The Sherlock Christmas Special is going by the Gothic-sounding name of Sherlock: The Abominable Bride. It's set to air on the January 1st, 2016, in both the US and the UK. It will also play in select US theaters, with tickets going on sale on November 6th. They can be purchased through Fathom Events.
PBS has just given us another brand new trailer. Watch it here...
And here's the previous one...
Check out the official synopsis:
We’ve been here before – but what if this wasn’t the modern day but the late Victorian period? What if the world’s most famous consulting detective and his best friend lived in a Baker Street of steam trains, hansom cabs, top hats and frock-coats?
Welcome to Sherlock in 1895!
Some things, though, remain reassuringly the same. Friendship, adventure and especially, MURDER…
Why is Thomas Ricoletti a little surprised to see his wife dressed in her old wedding gown? Because, just a few hours before, she took her own life…
Mrs Ricoletti’s ghost now appears to be prowling the streets with an unslakeable thirst for revenge. From fog-shrouded Limehouse to the bowels of a ruined church, Holmes, Watson and their friends must use all their cunning to combat an enemy seemingly from beyond the grave and the final, shocking truth about… the Abominable Bride!
There's a new teaser for Sherlock: The Abominable Bride. Watch it here:
Here's a smart new promo poster featuring the now-confirmed title and airdate:
Speaking exclusively to Digital Spy at last weekend's MCM London Comic Con, Steven Moffat and Mark Gatiss have revealed a squeak more information about the forthcoming Sherlock Christmas Special, The Abominable Bride, arriving on BBC One and in select cinemas around the UK on the 1st of January.
Gatiss confirmed that The Abominable Bride "is mostly an original story, inspired by a reference in one of the [Doyle] stories to one of the ones that Dr Watson never wrote about." Steven Moffat continued, "There are loads and loads of details from the original stories, and there is a case referenced in the story about 'Ricoletti with the club foot and his abominable wife', so this is broadly speaking, that.”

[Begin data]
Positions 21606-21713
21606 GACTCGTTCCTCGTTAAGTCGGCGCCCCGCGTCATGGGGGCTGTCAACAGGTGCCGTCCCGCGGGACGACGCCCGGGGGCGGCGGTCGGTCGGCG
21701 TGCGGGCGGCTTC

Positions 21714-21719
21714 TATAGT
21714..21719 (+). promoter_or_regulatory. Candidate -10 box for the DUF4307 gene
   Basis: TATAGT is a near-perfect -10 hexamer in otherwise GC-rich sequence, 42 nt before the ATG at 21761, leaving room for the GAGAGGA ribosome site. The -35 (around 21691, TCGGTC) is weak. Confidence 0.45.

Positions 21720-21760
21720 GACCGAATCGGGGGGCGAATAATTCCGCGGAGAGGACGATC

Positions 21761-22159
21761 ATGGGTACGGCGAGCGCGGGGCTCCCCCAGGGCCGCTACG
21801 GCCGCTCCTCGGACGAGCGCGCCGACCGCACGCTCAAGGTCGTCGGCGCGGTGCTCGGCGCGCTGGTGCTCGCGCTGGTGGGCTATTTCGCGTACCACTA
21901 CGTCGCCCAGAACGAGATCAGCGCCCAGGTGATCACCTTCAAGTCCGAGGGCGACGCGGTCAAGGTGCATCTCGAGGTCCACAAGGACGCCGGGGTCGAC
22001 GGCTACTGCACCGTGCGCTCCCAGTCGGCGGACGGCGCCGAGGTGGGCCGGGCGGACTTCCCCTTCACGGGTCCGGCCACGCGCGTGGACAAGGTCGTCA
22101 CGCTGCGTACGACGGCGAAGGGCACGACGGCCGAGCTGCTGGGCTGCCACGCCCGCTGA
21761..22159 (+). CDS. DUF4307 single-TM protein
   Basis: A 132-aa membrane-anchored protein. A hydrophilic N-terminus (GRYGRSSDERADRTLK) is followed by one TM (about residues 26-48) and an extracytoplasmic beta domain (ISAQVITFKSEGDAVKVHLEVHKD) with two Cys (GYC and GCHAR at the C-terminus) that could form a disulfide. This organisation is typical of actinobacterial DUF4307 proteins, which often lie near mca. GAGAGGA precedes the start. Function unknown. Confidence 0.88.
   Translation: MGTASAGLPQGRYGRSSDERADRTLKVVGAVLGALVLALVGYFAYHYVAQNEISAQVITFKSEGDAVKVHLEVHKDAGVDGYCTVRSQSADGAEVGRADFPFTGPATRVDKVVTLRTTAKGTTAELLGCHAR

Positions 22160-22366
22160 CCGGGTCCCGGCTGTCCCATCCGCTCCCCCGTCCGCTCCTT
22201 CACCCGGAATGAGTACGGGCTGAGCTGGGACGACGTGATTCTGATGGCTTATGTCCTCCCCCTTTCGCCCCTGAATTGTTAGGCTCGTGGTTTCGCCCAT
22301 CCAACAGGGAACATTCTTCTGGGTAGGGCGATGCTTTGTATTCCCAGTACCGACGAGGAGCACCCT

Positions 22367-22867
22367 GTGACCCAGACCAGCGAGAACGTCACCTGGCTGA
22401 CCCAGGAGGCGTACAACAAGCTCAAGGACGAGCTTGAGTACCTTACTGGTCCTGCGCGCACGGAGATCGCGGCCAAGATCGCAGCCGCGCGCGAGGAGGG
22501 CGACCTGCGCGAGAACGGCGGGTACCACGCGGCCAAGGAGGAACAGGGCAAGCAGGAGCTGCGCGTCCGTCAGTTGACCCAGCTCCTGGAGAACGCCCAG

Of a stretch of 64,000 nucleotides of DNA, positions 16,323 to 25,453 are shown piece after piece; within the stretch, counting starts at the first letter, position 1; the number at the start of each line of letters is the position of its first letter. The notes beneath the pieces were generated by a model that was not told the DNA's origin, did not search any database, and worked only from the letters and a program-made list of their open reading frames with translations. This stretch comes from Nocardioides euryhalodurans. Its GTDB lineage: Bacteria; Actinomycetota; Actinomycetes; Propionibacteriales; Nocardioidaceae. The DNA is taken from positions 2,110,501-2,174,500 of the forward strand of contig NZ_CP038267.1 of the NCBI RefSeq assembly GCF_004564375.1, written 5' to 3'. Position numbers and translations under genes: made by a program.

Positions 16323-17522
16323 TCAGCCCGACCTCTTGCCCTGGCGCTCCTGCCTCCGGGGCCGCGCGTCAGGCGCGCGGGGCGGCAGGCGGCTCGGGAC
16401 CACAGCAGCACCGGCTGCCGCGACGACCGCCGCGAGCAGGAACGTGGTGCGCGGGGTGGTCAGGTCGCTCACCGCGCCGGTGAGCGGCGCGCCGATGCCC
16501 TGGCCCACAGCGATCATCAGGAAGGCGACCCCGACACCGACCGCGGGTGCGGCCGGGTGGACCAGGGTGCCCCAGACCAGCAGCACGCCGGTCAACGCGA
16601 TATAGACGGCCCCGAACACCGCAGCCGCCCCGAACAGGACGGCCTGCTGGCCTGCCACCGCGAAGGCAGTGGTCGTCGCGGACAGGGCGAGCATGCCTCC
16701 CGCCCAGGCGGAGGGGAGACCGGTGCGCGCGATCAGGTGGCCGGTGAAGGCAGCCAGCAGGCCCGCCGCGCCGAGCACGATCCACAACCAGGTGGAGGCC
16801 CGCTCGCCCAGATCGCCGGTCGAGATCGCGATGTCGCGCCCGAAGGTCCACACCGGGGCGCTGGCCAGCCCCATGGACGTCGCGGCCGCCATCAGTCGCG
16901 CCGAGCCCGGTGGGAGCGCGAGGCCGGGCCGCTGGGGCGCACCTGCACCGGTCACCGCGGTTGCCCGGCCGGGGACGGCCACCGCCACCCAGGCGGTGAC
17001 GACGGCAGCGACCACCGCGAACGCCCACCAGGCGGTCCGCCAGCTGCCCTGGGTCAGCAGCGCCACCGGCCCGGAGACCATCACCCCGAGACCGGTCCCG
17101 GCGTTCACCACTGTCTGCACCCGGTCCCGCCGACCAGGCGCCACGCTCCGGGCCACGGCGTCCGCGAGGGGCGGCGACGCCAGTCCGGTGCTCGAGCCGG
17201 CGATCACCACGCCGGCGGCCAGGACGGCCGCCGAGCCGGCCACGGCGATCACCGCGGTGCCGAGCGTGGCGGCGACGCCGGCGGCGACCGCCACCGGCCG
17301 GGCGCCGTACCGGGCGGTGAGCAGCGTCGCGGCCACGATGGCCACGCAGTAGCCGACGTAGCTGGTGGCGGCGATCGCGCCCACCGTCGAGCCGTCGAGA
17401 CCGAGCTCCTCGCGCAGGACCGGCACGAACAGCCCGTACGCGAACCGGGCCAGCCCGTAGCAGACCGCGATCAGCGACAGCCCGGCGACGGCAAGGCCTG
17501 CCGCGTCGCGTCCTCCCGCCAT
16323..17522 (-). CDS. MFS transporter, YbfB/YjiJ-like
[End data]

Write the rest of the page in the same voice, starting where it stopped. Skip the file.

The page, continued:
The Doyle story in question is The Adventure Of The Musgrave Ritual, a tale of riddles, hidden treasure and death, and here's the line to which Moffat refers, spoken by Sherlock Holmes, "Here's the record of the Tarleton murders and the case of Vamberry, the wine merchant, and the adventure of the old Russian woman, and the singular affair of the aluminium crutch, as well as a full account of Ricoletti of the club foot and his abominable wife."
"Proper Gothic horror" is Amanda Abbington's description of the Special, with Gatiss calling it "a Christmas ghost story" and "the definition of a treat".
Head over to Digital Spy to watch the short video.
Here's the trailer in case you haven't seen it yet...
Steven Moffat went from Hall H to Ballroom 20 at SDCC 2015 panel, this time to bring some news about his other hit show, Sherlock.
While details on Sherlock season 4 were scarce, Moffat gave fans their first look at this year's Christmas Special, which is a standalone episode that takes place in Victorian times.
Watch it here...
Since this year's Sherlock special is a standalone episode that takes place in Victorian times (it was only a matter of time, right?), the BBC has shared a new picture of the world's greatest detective team in a pretty fancy get-up. Check out this throwback photo of Sherlock and Watson in Victorian garb:
If you've been paying attention to the Twitter account of Sherlock Special director Douglas Mackinnon, you'll have seen the following picture accompanied by the words, "the stars were shining coldly in a cloudless sky," a quote from - yes - the Sherlock Holmes Christmas story, The Adventure Of The Blue Carbuncle.